By graeme rutherford (14/03/2015)
  •  My father was a maintenance engineer at the St Albans plant from 1956. As a child of 10 I used to visit my mate whose dad ran the Boxmore depot. They lived on site in a bungalow which is now covered by B&Q. I remember the overpowering smell of lime and how we cooled off in the summer standing in the water spray used to cool the barrels. 

    Happy Days

    By Dave Cook (16/10/2014)
  • The lighters (not a Thames Barge) noted by dabro are at Brentford – there are barrels of limejuice visible on the wharf in the background. British Waterways ran the majority of inland waterways and used to operate narrowboats themselves too. About 1971 they had three pairs of boats on the “barrels” job but they were needing a lot of maintenance and BWB decided to put the job out. We took over from them in about 1971. At that time the barrels were nice ethnic wooden ones, but shortly after that 40 gallon steel drums were used. One of our pairs is shown in the bottom shot. Threefellows Carrying took the job over for a few years, but ultimately it returned to us. The Boxmoor Trust owned the land that Rose leased, and when it came up for renewal Rose (by then part of the Cadbury-Schweppes empire) decided the rent was too high and moved their processing plant to St Albans where they had other premises. We carried the very last freight to Boxmoor October 1981 if I recall correctly. The local canal society put a brass plaque in commereration on the wall of the DIY store that was built on the site, but obviously that did not last long there.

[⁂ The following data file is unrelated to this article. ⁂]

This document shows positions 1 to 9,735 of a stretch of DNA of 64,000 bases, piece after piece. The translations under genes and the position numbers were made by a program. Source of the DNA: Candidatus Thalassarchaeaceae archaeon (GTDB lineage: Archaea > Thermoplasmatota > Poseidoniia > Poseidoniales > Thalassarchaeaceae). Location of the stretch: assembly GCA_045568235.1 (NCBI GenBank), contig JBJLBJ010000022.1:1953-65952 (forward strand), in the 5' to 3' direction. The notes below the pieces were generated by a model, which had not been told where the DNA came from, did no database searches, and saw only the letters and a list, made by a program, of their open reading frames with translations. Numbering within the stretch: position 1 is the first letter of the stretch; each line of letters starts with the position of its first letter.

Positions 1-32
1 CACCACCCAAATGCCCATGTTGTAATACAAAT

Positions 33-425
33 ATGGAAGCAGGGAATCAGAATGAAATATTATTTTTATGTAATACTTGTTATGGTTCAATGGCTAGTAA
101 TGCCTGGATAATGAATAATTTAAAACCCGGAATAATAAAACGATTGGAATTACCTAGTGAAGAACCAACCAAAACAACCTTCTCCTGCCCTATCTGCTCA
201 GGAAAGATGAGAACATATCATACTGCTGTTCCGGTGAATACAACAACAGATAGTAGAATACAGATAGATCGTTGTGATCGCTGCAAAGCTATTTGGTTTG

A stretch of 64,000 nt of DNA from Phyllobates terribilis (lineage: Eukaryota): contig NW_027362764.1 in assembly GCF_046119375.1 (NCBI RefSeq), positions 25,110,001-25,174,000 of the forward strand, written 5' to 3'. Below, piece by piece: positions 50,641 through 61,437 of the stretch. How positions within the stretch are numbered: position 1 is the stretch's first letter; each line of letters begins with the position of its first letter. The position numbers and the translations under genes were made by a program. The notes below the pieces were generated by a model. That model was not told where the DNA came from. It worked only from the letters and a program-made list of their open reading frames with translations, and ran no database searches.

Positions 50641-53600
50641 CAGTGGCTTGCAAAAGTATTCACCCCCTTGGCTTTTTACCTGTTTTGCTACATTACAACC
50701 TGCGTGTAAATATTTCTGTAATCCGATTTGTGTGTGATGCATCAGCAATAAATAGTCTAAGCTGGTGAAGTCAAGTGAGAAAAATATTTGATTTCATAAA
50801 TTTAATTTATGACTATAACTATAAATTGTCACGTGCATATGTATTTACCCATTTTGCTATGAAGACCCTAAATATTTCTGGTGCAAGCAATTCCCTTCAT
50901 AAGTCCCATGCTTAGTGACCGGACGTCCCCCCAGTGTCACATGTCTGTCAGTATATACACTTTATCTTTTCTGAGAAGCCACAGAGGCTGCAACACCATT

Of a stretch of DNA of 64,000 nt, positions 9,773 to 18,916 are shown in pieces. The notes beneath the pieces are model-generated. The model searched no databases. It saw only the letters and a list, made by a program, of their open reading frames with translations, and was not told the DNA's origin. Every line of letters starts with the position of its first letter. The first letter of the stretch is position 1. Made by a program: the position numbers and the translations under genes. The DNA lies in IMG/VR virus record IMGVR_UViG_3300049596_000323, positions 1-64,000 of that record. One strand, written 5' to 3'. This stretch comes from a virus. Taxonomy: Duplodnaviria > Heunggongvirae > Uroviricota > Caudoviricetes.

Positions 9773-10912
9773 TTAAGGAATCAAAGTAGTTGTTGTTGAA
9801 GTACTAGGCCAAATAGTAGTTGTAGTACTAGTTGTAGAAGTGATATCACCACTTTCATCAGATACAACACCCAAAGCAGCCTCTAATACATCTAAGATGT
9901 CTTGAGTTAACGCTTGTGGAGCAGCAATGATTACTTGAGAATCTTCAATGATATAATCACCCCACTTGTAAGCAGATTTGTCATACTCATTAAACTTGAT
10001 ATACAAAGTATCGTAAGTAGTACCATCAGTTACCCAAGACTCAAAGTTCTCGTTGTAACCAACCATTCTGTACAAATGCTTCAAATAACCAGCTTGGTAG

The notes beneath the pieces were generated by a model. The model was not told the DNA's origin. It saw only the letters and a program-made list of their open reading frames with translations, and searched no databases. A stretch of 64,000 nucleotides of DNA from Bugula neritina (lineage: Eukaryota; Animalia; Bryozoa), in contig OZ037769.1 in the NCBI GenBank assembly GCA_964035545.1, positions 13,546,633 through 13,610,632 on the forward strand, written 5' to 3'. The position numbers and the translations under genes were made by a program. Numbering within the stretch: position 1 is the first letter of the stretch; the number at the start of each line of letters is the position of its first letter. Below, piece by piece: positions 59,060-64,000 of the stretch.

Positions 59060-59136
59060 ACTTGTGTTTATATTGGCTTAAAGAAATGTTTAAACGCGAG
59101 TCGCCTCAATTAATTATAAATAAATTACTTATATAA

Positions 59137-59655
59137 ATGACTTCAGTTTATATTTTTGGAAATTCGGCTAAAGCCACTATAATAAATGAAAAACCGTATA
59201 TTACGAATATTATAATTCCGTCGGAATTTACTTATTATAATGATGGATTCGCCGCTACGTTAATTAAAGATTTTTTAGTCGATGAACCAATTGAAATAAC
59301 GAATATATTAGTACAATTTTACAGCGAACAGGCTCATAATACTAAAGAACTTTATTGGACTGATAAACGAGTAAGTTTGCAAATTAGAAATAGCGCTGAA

By Tam Murrell (29/01/2014)
  • I used to work in the laboratory in the Roses factory (Schweppes) in St Albans and visited the Boxmoore site many times to take samples. Lovely place lovely memories

    By paul arnold (05/11/2013)
  • Agree with above statement by Dabro, photo is probaby taken at Bulls Bridge, the wide boat is a Lighter (or dumb barge) normally used on the Padington Arm and Regents Canal.

    By Joe Kershaw (22/09/2013)
  • The photograph at the top of this page is not boxmor wharf there was never any locks at that location and the barge in that photo looks like a Thames barge, much larger than the narrow boats that used the grand union canal

    By dabro (04/07/2013)
  • I used to go fishing with my dad in the late ’60’s early ’70’s, all along the Grand Union Canal through Hemel. The Rose’s site was a really good spot, good fishing.

    By Andy Sawyer (08/06/2013)
  • Just talking with my Dad today about his days as a truck driver. He worked for a firm of coopers (barrel-makers) and was telling me about transporting some of the lime juice barrels. Apart from the beautiful countryside, the smell of the barrels was aparently heavenly, making it more of a day out, rather than simply “fetching a load”

    By Tony Cooley (25/05/2013)
  • I used to walk down pass there with my father on he way to the bus depot where he worked, we would always stop and watch them loading the bargess and you could smell the fresh lime.

    By paul andrews (15/11/2012)
  • Used to live nearby Roses Lime Juice as a child vividly remember the wonderful scent of limes that used to permeate the air every time you passed by the wharf. All the barrels would be stacked up in neat rows and regularly sprayed with water during the hot summer months to stop the wooden barrels from drying out.

    By Bernard Henderson (25/07/2012)
  • I used to go and see the Roses Lime Juice Pair through at dawn at the end of their overnight trip to Roses Depot in Hemel Hempstead. They were certainly the only working pair that I knew of back then. They used to crash the lock gates “breasted- up”. Very spectacular albeit very naughty. Must Have been the early 80s. Very interesting that they must have been just making a living.

    By Mike Russell (26/01/2012)
  • I remember seeing all the barrels outside the Lime juice Factory when I was little. I used to love going past it in the summer when all the sprinkers were on to keep the barrels damp, I think to stop them from leaking.

    By Joyce Scott (02/07/2011)